Many people know Oprah Winfrey for her popular and now syndicated talk show. Others know her current work on her OWN network, short for the Oprah Winfrey Network, including her ongoing collaborations with Tyler Perry. Still others recognize her in her acting roles in films like The Color Purple (1985), The Butler (2013), and most recently Selma (2014).
Most of us are probably less likely to associate Ms. Winfrey with her behind-the-scenes role in black film production.
This would be a mistake because she has brought a number of popular African American novels to life through producing adaptations, from written text to on-screen text.
These adaptations include: Native Son (Jerrold Freedman, 1986), The Color Purple (Steven Spielberg, 1985), The Women of Brewster Place (Donna Deitch, 1989), Beloved (Jonathan Demme, 1998), The Wedding (Charles Burnett, 1998), Their Eyes Were Watching God (Darnell Martin, 2005), and Precious (Lee Daniels, 2009).
These works, as well as the media mogul Oprah Winfrey herself, are the subject of the book Presenting Oprah Winfrey, Her Films, and African American Literature, edited by Tara Green, an Associate Professor and Director of African American Studies at the University of North Carolina at Greensboro.
Adaptations, especially those of good books, have a tremendous burden to fill. It is a safe bet to say that a two-hour movie could hardly do justice to most books.
Repackaging books for cinema is a challenging task, for many reasons.
There is always debate over the politics of representation: who should direct the film or write the screenplay. Especially in the case of black cinema, concerns arise over how white filmmakers would handle themes of race or whether they would be attuned to racial sensibilities from a black perspective.
In addition to political and philosophical matters, there are physical dilemmas in condensing a book to a leaner film. Limited time constraints prevent developing the depth, interiority, and dimensionality of all characters. The movie can only focus on few characters, and most likely leaves other crucial characters and storylines on the cutting room floor.
Though it is easy to privilege the written text, on-screen images can provide nuances to black visuality that can only be imagined, but never realized, in the novel format. Adaptations also reenergize conversations about books in new ways, so they are a necessary component of any society’s cultural enrichment.
For the protagonist role in the films of Oprah Winfrey, black women, a group that is more marginal than central on the silver screen, take center stage. Through these adaptations, Ms. Winfrey grants normally sidelined characters colorful on-screen lives.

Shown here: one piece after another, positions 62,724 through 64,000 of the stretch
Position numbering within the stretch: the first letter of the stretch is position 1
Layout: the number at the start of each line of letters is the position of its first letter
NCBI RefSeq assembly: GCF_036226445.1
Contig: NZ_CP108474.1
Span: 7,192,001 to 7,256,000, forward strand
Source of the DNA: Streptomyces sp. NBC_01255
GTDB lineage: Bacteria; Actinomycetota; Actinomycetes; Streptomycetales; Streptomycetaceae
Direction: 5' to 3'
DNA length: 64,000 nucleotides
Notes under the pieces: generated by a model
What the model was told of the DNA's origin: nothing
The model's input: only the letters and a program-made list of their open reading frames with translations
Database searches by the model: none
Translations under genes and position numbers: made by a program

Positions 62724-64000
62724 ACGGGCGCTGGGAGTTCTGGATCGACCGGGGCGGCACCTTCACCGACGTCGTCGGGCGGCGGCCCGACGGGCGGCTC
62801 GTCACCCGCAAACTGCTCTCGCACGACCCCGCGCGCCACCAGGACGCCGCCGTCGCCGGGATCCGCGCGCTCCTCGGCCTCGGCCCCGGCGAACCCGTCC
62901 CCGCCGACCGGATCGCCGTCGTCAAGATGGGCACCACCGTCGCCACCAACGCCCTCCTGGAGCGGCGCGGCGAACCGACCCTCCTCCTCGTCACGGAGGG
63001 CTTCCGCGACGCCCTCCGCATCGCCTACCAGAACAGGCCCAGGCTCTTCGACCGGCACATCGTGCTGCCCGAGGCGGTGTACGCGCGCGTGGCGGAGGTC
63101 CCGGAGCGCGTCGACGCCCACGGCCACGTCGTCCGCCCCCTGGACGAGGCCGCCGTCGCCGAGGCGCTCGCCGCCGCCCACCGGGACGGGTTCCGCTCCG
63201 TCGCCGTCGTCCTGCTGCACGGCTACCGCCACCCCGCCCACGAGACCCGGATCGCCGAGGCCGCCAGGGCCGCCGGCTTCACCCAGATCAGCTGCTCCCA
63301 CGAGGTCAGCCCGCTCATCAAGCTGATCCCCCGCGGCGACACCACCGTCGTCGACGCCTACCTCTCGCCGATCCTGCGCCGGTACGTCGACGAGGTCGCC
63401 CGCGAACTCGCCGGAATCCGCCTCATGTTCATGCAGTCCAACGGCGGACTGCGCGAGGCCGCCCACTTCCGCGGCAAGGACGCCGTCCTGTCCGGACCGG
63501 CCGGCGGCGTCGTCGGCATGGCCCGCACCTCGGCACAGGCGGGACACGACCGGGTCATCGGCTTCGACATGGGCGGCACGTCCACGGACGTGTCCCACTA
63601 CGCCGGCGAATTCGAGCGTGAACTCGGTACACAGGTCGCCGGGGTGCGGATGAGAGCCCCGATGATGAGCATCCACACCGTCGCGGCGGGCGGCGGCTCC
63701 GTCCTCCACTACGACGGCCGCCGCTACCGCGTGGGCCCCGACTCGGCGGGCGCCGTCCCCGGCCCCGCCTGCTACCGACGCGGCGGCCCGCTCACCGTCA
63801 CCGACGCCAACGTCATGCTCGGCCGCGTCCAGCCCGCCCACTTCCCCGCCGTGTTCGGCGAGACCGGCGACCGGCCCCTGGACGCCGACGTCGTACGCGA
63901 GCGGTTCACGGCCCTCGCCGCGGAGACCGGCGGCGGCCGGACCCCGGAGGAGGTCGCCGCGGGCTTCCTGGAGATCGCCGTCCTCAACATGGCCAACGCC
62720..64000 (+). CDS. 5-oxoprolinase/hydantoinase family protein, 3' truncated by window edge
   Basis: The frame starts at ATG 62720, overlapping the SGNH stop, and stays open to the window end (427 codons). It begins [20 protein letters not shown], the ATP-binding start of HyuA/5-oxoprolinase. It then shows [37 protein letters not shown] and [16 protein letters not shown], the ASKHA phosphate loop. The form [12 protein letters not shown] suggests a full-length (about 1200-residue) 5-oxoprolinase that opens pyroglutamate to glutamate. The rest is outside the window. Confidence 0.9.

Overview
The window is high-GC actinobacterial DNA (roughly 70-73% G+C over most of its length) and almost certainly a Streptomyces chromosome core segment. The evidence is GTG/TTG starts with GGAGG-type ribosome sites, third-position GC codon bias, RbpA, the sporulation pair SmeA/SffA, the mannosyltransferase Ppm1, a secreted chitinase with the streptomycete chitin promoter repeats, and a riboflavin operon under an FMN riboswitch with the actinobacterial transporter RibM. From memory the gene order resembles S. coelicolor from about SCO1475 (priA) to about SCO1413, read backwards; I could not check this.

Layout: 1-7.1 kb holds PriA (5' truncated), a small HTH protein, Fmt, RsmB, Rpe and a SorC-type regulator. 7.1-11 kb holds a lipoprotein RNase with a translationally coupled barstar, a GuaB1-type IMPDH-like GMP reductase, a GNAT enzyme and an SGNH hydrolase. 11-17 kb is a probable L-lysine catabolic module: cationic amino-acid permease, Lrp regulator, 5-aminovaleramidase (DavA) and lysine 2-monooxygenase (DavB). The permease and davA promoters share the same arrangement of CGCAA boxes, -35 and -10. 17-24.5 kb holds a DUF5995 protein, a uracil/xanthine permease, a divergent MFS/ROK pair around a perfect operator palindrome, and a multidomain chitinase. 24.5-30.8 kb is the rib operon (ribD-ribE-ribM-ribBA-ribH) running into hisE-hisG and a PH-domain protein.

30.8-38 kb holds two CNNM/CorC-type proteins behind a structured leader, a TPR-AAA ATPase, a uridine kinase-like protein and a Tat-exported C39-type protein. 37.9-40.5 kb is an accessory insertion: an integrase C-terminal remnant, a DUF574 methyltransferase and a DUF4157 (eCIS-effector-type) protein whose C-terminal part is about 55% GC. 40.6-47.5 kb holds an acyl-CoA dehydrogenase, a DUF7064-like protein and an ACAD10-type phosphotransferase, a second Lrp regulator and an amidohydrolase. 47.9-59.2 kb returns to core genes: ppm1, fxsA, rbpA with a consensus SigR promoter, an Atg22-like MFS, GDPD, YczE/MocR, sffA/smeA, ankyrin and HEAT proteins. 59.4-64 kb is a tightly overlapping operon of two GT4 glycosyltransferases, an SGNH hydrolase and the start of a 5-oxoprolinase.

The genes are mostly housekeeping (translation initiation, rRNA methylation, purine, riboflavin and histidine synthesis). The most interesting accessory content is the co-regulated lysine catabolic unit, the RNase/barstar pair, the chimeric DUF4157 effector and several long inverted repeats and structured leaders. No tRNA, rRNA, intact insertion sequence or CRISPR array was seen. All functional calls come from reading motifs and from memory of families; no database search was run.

Viewers fixated on “positive” images might take offense that these portrayals of black women are hardly glamorous ones that present them in their ideal states.
Instead, many of the movies interrogate the hardships that black women face—dealing with issues of color and class prejudice, poverty, and abuse. Through these films, we are able to not only witness the difficult circumstances that African American women have undergone throughout their history in America, but also how they have overcome them.
The films of Oprah Winfrey join a lineage of films that explore injuries and hardships that African American communities have endured in America.
In Presenting Oprah Winfrey, Ricardo Guthrie, an Associate Professor of Ethnic Studies at Northern Arizona University, writes that films often “explore injuries of race and history in dramatic vehicles for popular consumption,” a genre he defines as “trauma dramas.”
It comes as no surprise that black pathology is a viable commodity for mainstream consumption for both African Americans and European/white Americans.
In cinema, trauma dramas embody both cultural and political leanings. According to Guthrie, their goal is quite possibly to allow African Americans and European Americans, alike, to “achieve a type of catharsis, through visualizations of filmic depictions of the violence and horror of racism.”
Whether visual depictions can purge ones’ souls for hundreds of years of gruesome immorality is an issue in itself. Nonetheless, having the terrors of slavery, injustice, and oppression dramatized goes a long way to documenting the African American experience in cinematic form.
When we look back upon those who have made substantive contributions to black film, the Spike Lees, Neema Barnettes, Kasi Lemmons, John Singletons, Charles Burnetts, and Oscar Micheauxs of the world, we would be remiss to overlook Ms. Winfrey’s contributions.
Her efforts to produce a varied collection of black films are an important and noteworthy addition to the canon of black film history.
So you are saying that Oprah is important in Black filmmaking? I agree. Oprah has produced a lot of Black films, adapted a lot of Black literature to the screen and starred in them as well.
Oprah continues to do what she can. She is vested in acting and playing roles she feels express the sensibilities of being an African American woman in America. That is commendable, but I wish she would also adapt some African American children for goodness sakes.
Oprah will definitely be remembered as a central figure in Black film production no doubt. But with all that money and the influence she has, I wonder if she could do more in a country where African American boys are shot and killed by white cops for no reason other than they are Black. I am just wondering?
Oprah is a force in Black film. Period.
Say what you want about Oprah but the woman has done here part. I still don’t see a Tyler Perry legacy or a Spike Lee legacy. They must show who, I mean Black people, they have trained. I see none right now.